Above all else, do this
Throughout the introduction to his Proverbs, Solomon encourages his son to grab ahold of his teachings. Take a look at some of the words he uses to drive home the importance of his message:
My son, pay attention to my words; listen closely to my sayings.
Don’t lose sight of them; keep them within your heart.
For they are life to those who find them, and health to one’s whole body.
We can plainly hear Solomon’s desire to impart what he has learned on to his son. The phrases he uses communicate a strong urgency for his son to internalize his father’s wisdom:
Pay attention…listen closely…don’t lose sight…keep them within your heart
Solomon says phrases like these over and over, to drive home the importance of wisdom and its application. However, with so many ways wisdom can be studied, considered, and applied…Solomon paused here a moment to tell his son what his number one priority should be.
Solomon uses a speaking technique that immediately draws a student’s focus in. He stops the lesson long enough to state “If you forget to do everything else I say, do this:”. Solomon flags this direction with the phrase above all else. This is the only time in the book of Proverbs he says this phrase, so we know he means it above all else.
If you could only pass one idea about wisdom to a protégé, what would it be?
Would you tell him that wisdom will keep him safe from evil?
Would you tell her to avoid foolish people?
Would you say that wisdom must be pursued, that it doesn’t come easy?
Solomon says all these things, but that’s not what he says his son should consider above all else. Solomon’s top wisdom priority is at a much deeper level.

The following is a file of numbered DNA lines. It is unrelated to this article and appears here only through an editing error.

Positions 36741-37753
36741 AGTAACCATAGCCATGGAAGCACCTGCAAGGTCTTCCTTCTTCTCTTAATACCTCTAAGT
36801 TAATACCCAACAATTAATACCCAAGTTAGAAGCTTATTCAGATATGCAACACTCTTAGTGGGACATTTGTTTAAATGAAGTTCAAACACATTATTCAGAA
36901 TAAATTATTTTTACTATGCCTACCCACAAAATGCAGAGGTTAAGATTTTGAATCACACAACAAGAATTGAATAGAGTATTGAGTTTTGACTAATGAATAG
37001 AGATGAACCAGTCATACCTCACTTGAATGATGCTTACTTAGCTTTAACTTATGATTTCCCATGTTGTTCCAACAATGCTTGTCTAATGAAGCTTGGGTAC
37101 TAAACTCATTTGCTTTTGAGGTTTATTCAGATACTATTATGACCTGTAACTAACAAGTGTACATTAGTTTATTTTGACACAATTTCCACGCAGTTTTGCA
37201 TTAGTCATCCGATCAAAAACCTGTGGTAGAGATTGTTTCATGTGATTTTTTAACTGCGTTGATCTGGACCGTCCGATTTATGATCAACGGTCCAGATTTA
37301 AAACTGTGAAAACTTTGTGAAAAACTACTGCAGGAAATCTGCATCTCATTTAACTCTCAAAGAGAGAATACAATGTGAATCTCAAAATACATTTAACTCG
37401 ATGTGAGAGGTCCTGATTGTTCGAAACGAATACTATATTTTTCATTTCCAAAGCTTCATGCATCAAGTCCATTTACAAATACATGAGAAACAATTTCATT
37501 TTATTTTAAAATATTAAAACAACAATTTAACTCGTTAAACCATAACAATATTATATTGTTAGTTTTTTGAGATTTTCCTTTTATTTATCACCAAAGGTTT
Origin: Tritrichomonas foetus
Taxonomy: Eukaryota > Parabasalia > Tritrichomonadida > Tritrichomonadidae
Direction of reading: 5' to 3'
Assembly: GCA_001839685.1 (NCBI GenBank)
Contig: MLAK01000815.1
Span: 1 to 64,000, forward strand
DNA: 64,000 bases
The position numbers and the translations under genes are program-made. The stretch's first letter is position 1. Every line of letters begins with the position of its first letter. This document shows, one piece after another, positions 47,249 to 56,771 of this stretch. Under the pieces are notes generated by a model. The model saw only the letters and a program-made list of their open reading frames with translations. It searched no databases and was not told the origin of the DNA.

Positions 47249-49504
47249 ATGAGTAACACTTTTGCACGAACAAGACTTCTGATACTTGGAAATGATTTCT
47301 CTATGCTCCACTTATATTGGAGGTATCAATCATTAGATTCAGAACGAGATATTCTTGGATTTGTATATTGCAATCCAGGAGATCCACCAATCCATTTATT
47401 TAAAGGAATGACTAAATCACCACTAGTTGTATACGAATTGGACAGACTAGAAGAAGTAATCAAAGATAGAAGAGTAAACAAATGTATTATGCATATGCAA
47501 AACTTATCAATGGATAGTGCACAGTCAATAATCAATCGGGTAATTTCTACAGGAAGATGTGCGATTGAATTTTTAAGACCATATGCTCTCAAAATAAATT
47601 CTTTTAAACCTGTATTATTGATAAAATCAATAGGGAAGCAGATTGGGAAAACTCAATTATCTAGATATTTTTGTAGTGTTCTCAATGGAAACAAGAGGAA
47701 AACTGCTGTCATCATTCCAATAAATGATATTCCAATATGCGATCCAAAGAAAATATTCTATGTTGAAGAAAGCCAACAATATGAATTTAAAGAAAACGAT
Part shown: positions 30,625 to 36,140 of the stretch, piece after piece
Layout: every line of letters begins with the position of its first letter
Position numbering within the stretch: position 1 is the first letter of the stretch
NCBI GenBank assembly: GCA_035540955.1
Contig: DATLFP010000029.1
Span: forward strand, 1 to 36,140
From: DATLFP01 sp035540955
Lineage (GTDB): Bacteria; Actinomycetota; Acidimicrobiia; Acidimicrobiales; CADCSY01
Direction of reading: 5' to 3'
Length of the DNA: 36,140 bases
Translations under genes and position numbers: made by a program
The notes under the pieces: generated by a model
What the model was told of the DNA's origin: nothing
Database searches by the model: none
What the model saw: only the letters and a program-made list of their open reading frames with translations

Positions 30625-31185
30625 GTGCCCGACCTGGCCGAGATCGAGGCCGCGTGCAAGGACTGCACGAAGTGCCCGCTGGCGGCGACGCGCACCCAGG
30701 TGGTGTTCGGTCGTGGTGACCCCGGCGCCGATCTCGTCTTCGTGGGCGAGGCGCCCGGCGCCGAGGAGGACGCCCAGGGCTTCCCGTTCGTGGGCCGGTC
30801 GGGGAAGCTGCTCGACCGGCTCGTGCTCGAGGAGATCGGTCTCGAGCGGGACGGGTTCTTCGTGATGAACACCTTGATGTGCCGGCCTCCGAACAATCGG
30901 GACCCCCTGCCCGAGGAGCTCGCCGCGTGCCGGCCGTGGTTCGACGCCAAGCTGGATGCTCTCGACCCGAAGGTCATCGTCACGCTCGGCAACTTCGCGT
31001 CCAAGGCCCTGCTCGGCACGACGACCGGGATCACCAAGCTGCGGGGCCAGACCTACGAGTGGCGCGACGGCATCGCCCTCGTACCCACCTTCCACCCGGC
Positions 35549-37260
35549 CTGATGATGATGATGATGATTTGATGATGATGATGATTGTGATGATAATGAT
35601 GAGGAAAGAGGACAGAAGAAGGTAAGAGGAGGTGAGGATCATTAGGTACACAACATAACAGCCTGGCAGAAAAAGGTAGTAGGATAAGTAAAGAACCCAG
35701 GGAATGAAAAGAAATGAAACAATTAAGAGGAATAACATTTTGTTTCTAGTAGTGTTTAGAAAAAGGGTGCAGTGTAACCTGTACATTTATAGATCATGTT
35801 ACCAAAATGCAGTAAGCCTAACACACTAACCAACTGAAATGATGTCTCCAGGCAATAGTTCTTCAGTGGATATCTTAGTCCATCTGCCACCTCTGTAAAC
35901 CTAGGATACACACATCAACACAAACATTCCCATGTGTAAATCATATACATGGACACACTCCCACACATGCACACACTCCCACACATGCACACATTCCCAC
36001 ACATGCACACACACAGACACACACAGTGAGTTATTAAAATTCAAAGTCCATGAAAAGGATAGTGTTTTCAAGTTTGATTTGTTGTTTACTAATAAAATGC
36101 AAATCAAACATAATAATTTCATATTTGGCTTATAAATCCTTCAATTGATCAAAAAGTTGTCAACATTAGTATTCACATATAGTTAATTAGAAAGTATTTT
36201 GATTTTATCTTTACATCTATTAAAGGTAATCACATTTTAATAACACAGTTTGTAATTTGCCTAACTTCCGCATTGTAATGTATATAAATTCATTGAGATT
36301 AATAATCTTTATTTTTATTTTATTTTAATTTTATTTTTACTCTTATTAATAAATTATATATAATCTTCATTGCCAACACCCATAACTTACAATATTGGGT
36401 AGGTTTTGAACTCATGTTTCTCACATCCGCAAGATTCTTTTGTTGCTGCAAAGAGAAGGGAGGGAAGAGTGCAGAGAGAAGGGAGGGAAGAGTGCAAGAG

Guard your heart above all else, for it is the source of life.
The Israelites used the word for heart – leb – to refer to much more than just the organ beating inside your chest. Similar to how we use heart in English, the Hebrew word referred to the inner self. They considered the heart to be the seat of thought and emotion, including one’s conscience, courage, mind, and understanding.
This is the one thing that Solomon wants his son to protect and guard and keep safe…because if he loses his heart then he has ultimately lost himself. If his son were negligent in protecting his heart or reckless with whom he allows to instruct his heart, then he would be easily corrupted.
A quick heart-check can go a long way, too. Ask the person you are mentoring “How’s your heart?” Then help them understand the importance of using God’s wisdom to guard their heart, to protect their identity and their source of life.